Sorry, Andreas Gursky. A private buyer has set "a new benchmark for the value of Peter Lik works" with the purchase of a single photograph—for $6.5 million. "Phantom" is a black-and-white version of the Australian photographer's "Ghost," which for a time sat in a nature photography exhibit at the Smithsonian. The Arizona Republic reports the photo shows a shaft of light penetrating an underground cavern in Arizona's Antelope Canyon. "Phantom" sold alongside photographs "Illusion" for $2.4 million and "Eternal Moods" for $1.1 million, which, according to a press release, means Lik has now sold four of the top 20 most expensive photographs ever—a fact that seems to amaze art critics, who have never been particularly taken with Lik's work.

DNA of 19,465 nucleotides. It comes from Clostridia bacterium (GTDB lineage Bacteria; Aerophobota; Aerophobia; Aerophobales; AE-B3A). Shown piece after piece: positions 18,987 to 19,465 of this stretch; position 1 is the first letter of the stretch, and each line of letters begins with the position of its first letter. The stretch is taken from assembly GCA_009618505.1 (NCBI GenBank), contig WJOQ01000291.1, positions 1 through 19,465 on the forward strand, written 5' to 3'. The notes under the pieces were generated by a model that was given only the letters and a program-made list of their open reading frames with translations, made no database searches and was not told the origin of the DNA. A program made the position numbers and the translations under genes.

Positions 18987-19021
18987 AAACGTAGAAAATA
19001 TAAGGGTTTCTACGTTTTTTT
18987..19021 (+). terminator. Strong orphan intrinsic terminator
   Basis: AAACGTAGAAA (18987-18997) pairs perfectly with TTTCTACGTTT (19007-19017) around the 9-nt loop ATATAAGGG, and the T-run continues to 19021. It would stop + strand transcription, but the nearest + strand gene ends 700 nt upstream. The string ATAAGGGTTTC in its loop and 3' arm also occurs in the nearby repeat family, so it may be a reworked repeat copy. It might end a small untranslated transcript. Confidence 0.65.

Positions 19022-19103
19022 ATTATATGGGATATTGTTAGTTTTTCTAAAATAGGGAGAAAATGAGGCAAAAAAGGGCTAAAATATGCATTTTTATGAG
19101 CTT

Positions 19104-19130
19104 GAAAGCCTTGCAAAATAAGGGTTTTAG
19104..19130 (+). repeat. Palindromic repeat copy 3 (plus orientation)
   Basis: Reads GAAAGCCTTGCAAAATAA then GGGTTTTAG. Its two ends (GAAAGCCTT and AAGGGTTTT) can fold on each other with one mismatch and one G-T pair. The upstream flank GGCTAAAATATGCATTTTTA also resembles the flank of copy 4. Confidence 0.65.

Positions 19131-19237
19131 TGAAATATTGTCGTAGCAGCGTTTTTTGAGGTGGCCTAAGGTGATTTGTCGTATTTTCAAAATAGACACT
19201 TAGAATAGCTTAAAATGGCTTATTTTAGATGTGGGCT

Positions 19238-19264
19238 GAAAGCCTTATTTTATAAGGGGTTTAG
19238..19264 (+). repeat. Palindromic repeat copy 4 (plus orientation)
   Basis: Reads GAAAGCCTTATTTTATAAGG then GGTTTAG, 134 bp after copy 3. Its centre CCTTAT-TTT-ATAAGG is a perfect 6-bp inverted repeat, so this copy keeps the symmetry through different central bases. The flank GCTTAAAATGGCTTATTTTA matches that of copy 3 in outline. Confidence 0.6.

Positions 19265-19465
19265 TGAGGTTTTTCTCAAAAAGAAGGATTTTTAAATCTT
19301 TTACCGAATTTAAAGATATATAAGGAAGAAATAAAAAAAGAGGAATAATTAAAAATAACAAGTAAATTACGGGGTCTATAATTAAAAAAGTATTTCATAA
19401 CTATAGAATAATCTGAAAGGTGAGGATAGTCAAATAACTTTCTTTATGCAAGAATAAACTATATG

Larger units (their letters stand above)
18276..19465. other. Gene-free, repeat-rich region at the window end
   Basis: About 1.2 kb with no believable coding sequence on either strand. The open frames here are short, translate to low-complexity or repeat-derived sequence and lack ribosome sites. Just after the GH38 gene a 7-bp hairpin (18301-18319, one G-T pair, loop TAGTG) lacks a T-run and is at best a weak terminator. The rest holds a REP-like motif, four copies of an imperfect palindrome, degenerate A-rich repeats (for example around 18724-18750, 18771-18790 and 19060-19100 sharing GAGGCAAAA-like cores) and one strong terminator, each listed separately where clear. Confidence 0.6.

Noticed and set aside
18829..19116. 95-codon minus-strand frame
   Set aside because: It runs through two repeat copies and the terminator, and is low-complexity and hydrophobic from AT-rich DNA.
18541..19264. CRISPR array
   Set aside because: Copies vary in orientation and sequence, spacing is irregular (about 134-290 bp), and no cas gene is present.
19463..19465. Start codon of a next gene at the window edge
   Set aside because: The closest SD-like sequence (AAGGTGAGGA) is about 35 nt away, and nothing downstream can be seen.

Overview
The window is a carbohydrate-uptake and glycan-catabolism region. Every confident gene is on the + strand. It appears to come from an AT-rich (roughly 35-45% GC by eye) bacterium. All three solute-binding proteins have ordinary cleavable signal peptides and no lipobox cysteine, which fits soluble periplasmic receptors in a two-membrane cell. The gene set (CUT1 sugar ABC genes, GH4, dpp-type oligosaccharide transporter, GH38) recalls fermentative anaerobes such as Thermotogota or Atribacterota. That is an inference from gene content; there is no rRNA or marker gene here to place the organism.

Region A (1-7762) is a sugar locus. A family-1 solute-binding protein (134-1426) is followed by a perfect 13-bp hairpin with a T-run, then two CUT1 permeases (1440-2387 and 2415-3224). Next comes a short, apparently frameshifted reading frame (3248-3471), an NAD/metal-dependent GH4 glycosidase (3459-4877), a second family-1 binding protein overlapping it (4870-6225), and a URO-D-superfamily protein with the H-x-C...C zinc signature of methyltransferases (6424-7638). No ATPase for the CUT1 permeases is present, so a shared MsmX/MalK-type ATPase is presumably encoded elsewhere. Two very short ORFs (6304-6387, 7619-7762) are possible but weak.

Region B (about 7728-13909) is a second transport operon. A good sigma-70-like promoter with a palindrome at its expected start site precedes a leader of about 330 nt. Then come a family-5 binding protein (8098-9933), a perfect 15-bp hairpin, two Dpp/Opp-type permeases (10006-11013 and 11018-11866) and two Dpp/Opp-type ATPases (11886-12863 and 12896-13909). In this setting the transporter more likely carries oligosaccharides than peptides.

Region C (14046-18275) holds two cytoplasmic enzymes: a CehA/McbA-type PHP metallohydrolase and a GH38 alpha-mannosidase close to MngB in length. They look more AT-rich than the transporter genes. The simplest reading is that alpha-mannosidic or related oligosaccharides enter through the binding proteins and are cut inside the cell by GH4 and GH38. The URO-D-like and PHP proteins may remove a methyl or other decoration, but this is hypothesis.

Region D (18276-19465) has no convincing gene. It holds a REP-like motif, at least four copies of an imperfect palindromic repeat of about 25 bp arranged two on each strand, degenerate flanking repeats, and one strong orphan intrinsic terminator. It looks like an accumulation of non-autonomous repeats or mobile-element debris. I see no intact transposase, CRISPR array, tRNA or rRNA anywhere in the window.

"If this is the most valuable 'fine art photograph' in history, God help fine art photography," Jonathan Jones writes at the Guardian, arguing the photo "typifies everything that goes wrong when photographers think they are artists." A lawyer for the buyer says his client has chosen to remain anonymous, but "someone has been very foolish with their money," Jones says. Given such criticism, it's perhaps surprising that the Washington Post reports Lik isn't one to be modest. His website describes "Phantom" as a "masterwork" and Lik himself as "a true leader in the world of fine art." Still, Lik's unusual salesmanship—he's been featured on a Jumbotron ad in Times Square, for example—has made him a hit with the public, the Post reports. (Read more Peter Lik stories.)